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Taxicab boom in Gainesville driving a growing need
Number of cabbies in Gainesville up 118 percent since 2006
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Esteban Andrade, owner of Taxi El Sol, sits behind the wheel in one of his taxis June 21 in Gainesville. After working as a chauffeur for other taxi companies for 13 years, Andrade started Taxi El Sol, which has been operating for a year and a half. - photo by David Barnes

Cab companies operating in Gainesville

• 2017: 17

 2016: 14

• 2015: 8

Source: Georgia Department of Public Safety, Motor Carrier Compliance Division

Every day, colorful taxicabs with cheerful and exotic Spanish names dart in and out of busy Gainesville streets and thoroughfares.

Even for Esteban Andrade, who has lived in Gainesville for almost 30 years and has made a living driving cabs, it is difficult to keep up with the names of new taxi companies cropping up.

After more than 20 years driving for other companies, Andrade decided to open up his own line — Taxi El Sol — a year and a half ago. He started out by himself and now has six other drivers under his banner.

“Back then when I started, there weren’t that many companies,” said Andrade “I drove for most of them, Taxi Del Norte, El Potro, Fiesta and El Dorado. There are many more now.”

The number of cab companies doing business in Gainesville rose to 17 this year, an increase of more than 112 percent over the eight companies registered in 2015, according to state records.

The number of taxi drivers in Gainesville has soared over 118 percent to more than 250 since 2006, according to the city of Gainesville.

City Marshal Debbie Jones said the city stopped tracking cab companies when the state passed legislation in 2015 taking over regulation of the industry.

An employee with the city for more than 15 years before being promoted to city marshal in 2008, Jones saw firsthand the increase in the number of cabs operating in the city. As city marshal, she enforces several city ordinances primarily dealing with business licenses.

When cabs fell under her jurisdiction, Jones would have to inspect those vehicles twice a year, and before any new cars could be put on the road.

Jones said when she did cab inspections, there were language barriers to overcome.

“I’d get so tickled at them because I finally taught myself enough Spanish to tell them to turn on the headlights or brake lights or whatever,” she said. “I would say ‘turn on the headlights’ and they’d blow the horn. Or ‘turn your windshield wipers,’ and they’d back up. We would stand there and get hilariously tickled with each other.”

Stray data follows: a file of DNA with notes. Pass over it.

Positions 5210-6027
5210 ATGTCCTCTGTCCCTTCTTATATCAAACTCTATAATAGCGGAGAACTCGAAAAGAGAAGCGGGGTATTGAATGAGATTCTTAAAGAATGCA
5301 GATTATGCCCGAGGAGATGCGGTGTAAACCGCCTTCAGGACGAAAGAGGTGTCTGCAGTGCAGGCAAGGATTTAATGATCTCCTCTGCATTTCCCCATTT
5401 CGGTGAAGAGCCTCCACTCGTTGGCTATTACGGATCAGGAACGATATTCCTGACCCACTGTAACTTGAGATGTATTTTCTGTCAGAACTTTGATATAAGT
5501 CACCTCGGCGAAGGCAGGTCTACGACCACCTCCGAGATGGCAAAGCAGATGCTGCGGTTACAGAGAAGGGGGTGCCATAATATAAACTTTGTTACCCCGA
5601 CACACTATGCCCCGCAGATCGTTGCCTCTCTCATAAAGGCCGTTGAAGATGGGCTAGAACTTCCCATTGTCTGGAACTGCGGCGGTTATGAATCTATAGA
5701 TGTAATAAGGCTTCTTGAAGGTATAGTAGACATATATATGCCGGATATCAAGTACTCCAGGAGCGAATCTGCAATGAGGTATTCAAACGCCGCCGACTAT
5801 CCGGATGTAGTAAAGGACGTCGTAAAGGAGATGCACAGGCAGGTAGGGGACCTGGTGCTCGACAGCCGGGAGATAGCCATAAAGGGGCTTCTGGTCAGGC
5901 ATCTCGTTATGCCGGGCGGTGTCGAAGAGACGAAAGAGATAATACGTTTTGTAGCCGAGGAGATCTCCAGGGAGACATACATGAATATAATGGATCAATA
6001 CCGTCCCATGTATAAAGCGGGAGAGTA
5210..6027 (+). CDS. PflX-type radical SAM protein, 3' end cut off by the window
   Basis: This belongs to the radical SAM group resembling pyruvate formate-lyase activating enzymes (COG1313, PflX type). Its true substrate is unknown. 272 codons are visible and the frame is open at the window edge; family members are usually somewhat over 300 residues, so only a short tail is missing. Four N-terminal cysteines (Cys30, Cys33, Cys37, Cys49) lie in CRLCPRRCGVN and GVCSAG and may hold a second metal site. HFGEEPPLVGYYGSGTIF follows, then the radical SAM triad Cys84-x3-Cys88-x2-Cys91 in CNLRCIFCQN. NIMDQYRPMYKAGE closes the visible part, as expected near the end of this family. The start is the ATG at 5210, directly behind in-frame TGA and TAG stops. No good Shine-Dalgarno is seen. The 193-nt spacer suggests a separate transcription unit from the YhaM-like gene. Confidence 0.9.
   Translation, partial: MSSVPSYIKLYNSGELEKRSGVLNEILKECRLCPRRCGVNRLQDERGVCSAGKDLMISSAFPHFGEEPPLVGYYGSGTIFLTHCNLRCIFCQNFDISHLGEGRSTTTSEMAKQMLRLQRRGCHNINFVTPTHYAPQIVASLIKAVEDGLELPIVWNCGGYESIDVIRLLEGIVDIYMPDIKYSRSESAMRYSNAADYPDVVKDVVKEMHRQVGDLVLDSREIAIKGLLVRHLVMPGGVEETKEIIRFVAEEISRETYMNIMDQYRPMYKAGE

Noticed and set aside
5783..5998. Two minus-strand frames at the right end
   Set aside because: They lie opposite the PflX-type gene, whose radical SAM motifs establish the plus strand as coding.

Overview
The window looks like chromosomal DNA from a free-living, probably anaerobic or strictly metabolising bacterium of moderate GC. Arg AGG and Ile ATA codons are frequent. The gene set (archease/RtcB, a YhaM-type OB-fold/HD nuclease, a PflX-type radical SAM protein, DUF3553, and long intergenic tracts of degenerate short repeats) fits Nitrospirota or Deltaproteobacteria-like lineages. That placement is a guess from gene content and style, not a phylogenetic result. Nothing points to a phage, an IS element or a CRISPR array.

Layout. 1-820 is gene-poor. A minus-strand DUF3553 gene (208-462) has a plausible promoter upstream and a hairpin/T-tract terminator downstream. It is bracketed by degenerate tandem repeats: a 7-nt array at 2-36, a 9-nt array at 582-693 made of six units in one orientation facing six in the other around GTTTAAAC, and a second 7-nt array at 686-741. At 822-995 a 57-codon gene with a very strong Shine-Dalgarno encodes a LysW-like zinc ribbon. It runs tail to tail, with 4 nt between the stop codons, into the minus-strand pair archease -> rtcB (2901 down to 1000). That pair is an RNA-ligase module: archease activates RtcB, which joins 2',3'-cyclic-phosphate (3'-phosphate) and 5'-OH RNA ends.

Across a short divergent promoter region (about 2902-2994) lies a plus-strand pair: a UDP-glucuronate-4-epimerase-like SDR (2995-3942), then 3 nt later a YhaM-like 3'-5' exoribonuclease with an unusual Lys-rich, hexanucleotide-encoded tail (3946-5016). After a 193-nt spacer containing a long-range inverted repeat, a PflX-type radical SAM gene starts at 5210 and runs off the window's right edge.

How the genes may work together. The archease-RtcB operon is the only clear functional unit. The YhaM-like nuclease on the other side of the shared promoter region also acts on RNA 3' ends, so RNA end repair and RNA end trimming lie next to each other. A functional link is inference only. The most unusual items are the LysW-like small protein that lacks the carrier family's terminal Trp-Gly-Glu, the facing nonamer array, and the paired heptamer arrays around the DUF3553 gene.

Many of the cab drivers and cab company owners still drop by her office to say hello.

“I still hear from them,” Jones said.

Ruben Mauricio, who with his wife, Mary, has operated L.A.M.P. Ministries, an outreach for at-risk teens in the community, said the cabs serve a vital need in the Hispanic community, especially among workers living in the country illegally.

Mauricio said it’s common to see Latinos calling cabs to take them to work, shop for groceries at supermarkets or catch a flight at the airport.

“It seems that whenever their is a crackdown against undocumented immigrants, you see more cabs on the street,” Mauricio said. “I think that’s what we’re seeing today.”

Adrian Lopez recently went to work as a cab driver for Taxi El Sol after losing his job at a manufacturing plant in Pendergrass. He is related by marriage to Andrade.

During his brief stint as a cabbie, Lopez said he’s been surprised to see that he’s getting more calls from English-speaking Americans than Latinos.

One of those was Ramona Weaver, who called El Sol to pick her up after undergoing dialysis treatment at a local clinic.

“I’ve been having double vision so I can’t drive myself,” said Weaver, who thanked Lopez and handed him a tip of a few dollars for being prompt, polite and kind.

Lopez said he once picked up a man from the Far East who spoke neither English nor Spanish. Lopez said the man handed Lopez directions to Bell Mountain Park almost 80 miles away. When he dropped the man off at his destination, Lopez said the passenger tipped him $250.

“Depending on how you treat people, you’ll keep getting calls,” Lopez said.

Andrade said anyone willing to work can make a living as a cab driver. He said the minimum fare is $5 and can run up to more than $100 for a trip to the airport.

“If you have the heart and desire to get ahead, whatever work you take on, it will allow you to have a place to live and for everything,” Andrade said. “But you have to have the heart to do the work.”

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